02 August 2012

Notes on the TU action by university teachers

[University teachers have every right to express grievance and demand redress.  This is not the first time they have agitated over remuneration issues.  Last year too, we saw union action.  Very recently, Liyanage Amarakeerthi wrote about the issues that plague university lecturers.  Last week's editorial touched on the issue.  The tone of his piece echoed that of something he wrote in May 2011.  I responded to him on May 22, 2011 in the Sunday Island. He did not respond.  The issues have been largely the same, the strategies slightly different and the deliberate glossing over of the unpalatable very similar.  Here's that May 2011 piece.]

My friend Liyanage Amarakeerthi, Senior Lecturer, Sinhala Department, University of Peradeniya has written at length about the trade union action taken by university teachers (‘The power of voluntary action: not on TU action by university teachers,’ The Island of May 17, 2011).  Amarakeerthi has stated the case of the academics, outlining the relevant issues, claims, demands and possible consequences of intransigence on the part of the relevant authorities. 

It is an excellent piece written in the true tradition of political polemics, especially those of the trade union genre.  I concur with most of the claims made about felt grievances. Few would be bold enough, after all, to say that Sri Lankan universities are centres of excellence.  There is a huge gap between what is and what ought to be, when considering resources, anomalies, established procedures, policy coherence and learning/teaching culture.  Amarakeerthi has laid them out clearly. 
Amarakeerthi is not just an aggrieved party and a trade unionist.  He is an academic and a fairly respected one at that, I may add, i.e. someone who is endowed with teaching competency, qualifications and has a demonstrated track record when it comes to serious academic output. He is, moreover, a prolific writer, having produced several volumes of short stories and novels in addition to his more academic publications.  This is the very reason why he should be taken seriously. 

One would expect such a person to be ‘academic’, i.e. show a modicum of aloofness and objectivity, admit to the negatives even as asserting the positives of the side he belongs to and whose cause he espouses, but considering that he is playing the self-interest game and is thick with unionism, the absence of such niceties can be forgiven.  This is Amarakeerthi without degree and certificate, Amarakeerthi as unionist, belligerent and unabashed, full of braggadocio and threat.  That’s all understandable. Indeed, considering the manifest sloth of the academic community when it comes to collective action on anything, what he describes even deserves some applause.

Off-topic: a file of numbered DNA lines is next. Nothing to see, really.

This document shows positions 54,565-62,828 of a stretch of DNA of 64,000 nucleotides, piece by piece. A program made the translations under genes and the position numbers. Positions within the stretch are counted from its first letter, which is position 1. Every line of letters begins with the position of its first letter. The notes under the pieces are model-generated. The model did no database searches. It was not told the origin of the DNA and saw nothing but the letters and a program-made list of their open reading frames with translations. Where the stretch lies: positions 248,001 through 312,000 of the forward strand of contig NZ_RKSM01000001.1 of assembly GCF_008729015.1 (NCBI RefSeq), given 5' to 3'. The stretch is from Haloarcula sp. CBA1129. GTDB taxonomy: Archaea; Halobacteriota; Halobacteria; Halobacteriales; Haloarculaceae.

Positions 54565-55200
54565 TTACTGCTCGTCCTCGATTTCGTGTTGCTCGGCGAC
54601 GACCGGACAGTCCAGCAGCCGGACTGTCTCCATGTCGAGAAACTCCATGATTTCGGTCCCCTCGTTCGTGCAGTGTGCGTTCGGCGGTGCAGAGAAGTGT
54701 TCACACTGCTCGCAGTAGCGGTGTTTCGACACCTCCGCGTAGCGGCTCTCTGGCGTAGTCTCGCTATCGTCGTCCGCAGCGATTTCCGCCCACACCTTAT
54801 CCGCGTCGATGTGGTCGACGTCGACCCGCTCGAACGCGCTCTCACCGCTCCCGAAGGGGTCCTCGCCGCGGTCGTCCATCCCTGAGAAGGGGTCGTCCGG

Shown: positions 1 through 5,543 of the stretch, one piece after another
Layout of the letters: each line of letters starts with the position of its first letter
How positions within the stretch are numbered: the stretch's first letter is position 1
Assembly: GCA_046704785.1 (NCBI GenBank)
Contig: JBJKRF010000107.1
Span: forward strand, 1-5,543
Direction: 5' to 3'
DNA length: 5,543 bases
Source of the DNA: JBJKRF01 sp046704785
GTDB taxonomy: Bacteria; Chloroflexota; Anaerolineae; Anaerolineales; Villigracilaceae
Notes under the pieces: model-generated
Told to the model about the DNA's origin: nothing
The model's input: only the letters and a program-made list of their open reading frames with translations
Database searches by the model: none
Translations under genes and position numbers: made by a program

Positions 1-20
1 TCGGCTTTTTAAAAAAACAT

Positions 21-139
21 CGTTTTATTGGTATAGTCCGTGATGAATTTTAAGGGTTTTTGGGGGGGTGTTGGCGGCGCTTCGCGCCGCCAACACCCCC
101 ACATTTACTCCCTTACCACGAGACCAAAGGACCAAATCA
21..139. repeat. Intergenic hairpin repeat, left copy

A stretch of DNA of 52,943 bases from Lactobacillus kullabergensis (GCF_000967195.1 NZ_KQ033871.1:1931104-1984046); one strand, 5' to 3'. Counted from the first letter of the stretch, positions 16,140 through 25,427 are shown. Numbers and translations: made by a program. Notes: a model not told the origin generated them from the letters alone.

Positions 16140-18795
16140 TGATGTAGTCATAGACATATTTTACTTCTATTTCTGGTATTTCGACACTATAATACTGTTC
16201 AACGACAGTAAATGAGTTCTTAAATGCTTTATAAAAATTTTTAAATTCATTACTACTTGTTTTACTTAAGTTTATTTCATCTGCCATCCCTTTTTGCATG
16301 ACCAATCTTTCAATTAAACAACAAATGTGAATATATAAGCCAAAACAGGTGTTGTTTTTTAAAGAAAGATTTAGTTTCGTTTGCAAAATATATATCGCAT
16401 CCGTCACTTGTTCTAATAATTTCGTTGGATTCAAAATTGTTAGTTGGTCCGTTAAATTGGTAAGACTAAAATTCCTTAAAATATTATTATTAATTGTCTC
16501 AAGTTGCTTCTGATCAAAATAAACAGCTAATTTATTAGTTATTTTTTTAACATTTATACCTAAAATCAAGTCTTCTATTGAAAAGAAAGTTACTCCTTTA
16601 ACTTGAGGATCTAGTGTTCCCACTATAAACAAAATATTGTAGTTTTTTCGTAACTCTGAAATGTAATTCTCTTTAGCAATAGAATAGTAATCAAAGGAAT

Amarakeerthi speaks emotionally about the solidarity that has suddenly manifested itself in the university, how giving up the voluntary positions has brought the system to a halt, urges authorities to take note that what they’ve done is very small compared to the ‘big’ they are capable of, claims they’ve taken the struggle to a plane above that of petty party politics, and says that they would expect nothing less than a ‘positive response’, meaning probably ‘conceding all demands’.   The self-serving unionist in him sees fit to badmouth the minister, ridicule opponents and drop the decorum he demands from the minister.  On par for the course as far as unionism is concerned of course. 

I am all for academics to have at their disposal a physical, economic and social environment conducive to research and teaching and I hope that action is taken to provide the maximum possible. On the other hand, I think that a dash of sobriety would help give better perspective. 
For all Amarakeerthi’s rhetoric on thanklessness of service, voluntary and otherwise, he fails to mention the fact that much of university politics (among the teachers) centres around jockeying for these thankless positions such a Head of Department, Programme Coordinator, Senior Student Counsellor, Proctor, Dean and so on. He would not dispute the fact that these positions are sought not so much out of a need to use them to make the university better, but for prestige.  It is no secret that there are lots of unstated privileges that accrue to those who hold such positions.  They give social clout. They give power to promote favourites. Those in such positions are better able to secure research projects. Many have their own private research outfits and NGOs, especially those in the Arts Faculty.

So when Amarakeerthi stresses ‘voluntary’ as though it is a virtue, he is only stating half the story.  It is like how politicians run for public office, claiming a desire to serve the people for a paltry salary. We know there are cutbacks.  I am sure university lecturers don’t get to see a fraction of the bucks that politicians touch, but there is touching nevertheless.  Amarakeerthi is right; the financial remuneration is ‘next to nothing or literally nothing’, but the ‘all’ of anything is not limited to the relevant ‘official story’ either. ‘Unseen’ and ‘unsung’ is correct, but these words have multiple meanings and Amarakeerthi knows enough about words to understand this. To say, as he does, that it’s all about ‘goodwill’ is a monumental joke.  Anyone who has been privy to the machinations that take place when appointments to these goodwill-posts come up, will agree. Amarakeerthi too, I am sure, when he recovers his less unionist avatar.
Amarakeerthi says there are ‘numerous imperfections’, but does not spell them out, understandably. And, again understandably, passes the buck to ‘shortsighted politics’. It is all ‘bad politics’ though?